Genre: Young Adult, Contemporary/Realistic Fiction, Multi-Cultural, LGBTQ
Published: August 20th, 2013 by Alqonquin Young Readers
Audiobook, 319 minutes
How I Got This Book: Checked it out from the library
Why I Picked It Up?: I was looking for a YA contemporary, standalone audiobook, and my library just got this one, and I had heard great things about it, so I picked it up!
Book Jacket Blurb: “In this stunning debut, a young Iranian American writer pulls back the curtain on one of the most hidden corners of a much-talked-about culture.
Seventeen-year-old Sahar has been in love with her best friend, Nasrin, since they were six. They’ve shared stolen kisses and romantic promises. But Iran is a dangerous place for two girls in love—Sahar and Nasrin could be beaten, imprisoned, even executed if their relationship came to light.
So they carry on in secret—until Nasrin’s parents announce that they’ve arranged for her marriage. Nasrin tries to persuade Sahar that they can go on as they have been, only now with new comforts provided by the decent, well-to-do doctor Nasrin will marry. But Sahar dreams of loving Nasrin exclusively—and openly.
Then Sahar discovers what seems like the perfect solution. In Iran, homosexuality may be a crime, but to be a man trapped in a woman’s body is seen as nature’s mistake, and sex reassignment is legal and accessible. As a man, Sahar could be the one to marry Nasrin. Sahar will never be able to love the one she wants, in the body she wants to be loved in, without risking her life. Is saving her love worth sacrificing her true self?”
I was extremely excited to read this story ever since I first heard about it. Why? Because it is set in Iran, and it is a transgender book, which is a type of LGBTQ story that I have not read before. When I saw that my library had an audio version, I grabbed it off the shelf and started listening to it immediately!
The premise of this story is fascinating to me. In the Islamic culture, it is illegal (penalty of death) to be openly gay, but the government will pay for sexual reassignment surgery no problem. To set a story around this cultural premise is such a unique and fascinating idea.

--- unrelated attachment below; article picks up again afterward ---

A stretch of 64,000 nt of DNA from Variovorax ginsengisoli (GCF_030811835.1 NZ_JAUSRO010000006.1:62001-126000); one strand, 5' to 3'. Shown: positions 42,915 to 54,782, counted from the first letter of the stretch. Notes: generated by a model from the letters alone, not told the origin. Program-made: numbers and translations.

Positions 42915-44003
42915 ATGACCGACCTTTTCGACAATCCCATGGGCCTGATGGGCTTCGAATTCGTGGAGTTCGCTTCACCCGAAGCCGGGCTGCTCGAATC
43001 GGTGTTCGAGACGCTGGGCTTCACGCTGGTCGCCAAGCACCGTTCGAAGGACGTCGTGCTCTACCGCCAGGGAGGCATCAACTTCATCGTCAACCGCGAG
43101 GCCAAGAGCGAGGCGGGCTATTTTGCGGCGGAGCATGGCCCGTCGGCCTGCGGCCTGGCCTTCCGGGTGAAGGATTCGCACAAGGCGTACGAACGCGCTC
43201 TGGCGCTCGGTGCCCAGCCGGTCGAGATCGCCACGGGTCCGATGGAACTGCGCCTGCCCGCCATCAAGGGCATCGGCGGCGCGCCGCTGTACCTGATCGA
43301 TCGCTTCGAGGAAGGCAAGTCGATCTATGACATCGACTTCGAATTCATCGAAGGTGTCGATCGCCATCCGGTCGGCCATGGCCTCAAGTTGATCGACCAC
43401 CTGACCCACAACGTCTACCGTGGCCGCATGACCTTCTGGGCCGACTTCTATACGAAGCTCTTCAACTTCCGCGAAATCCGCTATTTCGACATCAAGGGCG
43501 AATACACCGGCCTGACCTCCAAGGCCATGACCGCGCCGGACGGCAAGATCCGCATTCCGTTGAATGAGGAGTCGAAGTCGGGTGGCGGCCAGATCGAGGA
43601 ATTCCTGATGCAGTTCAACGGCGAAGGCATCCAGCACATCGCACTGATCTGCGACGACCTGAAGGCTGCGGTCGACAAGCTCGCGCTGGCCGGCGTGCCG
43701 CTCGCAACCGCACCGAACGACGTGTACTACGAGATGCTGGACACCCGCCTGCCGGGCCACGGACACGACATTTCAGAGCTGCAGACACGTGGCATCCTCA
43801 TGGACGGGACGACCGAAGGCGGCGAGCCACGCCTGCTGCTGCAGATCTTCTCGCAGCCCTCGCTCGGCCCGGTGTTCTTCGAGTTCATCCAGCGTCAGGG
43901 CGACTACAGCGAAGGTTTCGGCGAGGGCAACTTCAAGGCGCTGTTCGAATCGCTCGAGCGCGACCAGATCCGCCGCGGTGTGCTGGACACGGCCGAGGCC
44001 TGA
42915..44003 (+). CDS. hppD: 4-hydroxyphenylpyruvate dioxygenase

Sahar is in love with her best friend, Nasrine, who loves her, too. Unfortunately, their relationship is illegal, so they know it is only a matter of time before they can no longer be together in secret, as Nasrine becomes engaged to a doctor. This story explores the dynamics and impact of this situation on Sahar and her relationship with Nasrine, and it is a very emotional journey.
Sahar is fearless and brave. She is strong and knows what she wants. I really respect her for that, especially living in a culture where women are so suppressed. I felt that Negin’s audio performance really allowed me to connect with Sahar because she was so raw and real–I felt the emotions she felt. Negin Farsad’s performance was truly captivating for such a story, bringing to life the struggles Sahar deals with throughout this entire book.
Nasrine, however, is a character that I just really didn’t like. She is incredibly selfish throughout the whole story, and while she claims she loves Sahar too, she kind of treats her poorly. I feel that she only cares about things when it is convenient for her, and her wealth has sheltered her so much that she doesn’t even know how to act in public. And while this is realistic of some people’s attitudes, I just don’t relate to characters like that–they just end up annoying me.
From reading other reviews, it seems to me that people that read the book really had a disappointing experience, and that has to do with not connecting to the characters and the style of writing. I think I enjoyed this story because I listened to it. When someone else told me the story, it became her story, and I was listening to it intently. I connected with Sahar because Negin was such a fantastic narrator. Now, that doesn’t mean that this book doesn’t have flaws. I feel like the development of some of the plot points was a little convenient on occasion. Other times the story felt underdeveloped, like more was needed but not given. But overall, this was a solid and interesting LGBTQ story that I found to be extremely interesting.
My Bookshelf Rating:
Wow, what an emotional and eye-opening story. I am completely overwhelmed by this cultural story. This book is about a personal journey to try to figure out your place in a society that will kill you for who you are and who you love. And the audio book was brilliant. Negin Farsad’s performance reflects the emotion in the story perfectly. I do think that this book is a better listen than a read, because the prose is told as if a character were talking to you rather than a written story, so the writing may be a little weird to actually read. But the audio was a great listen!
Love and Key Lime Cake,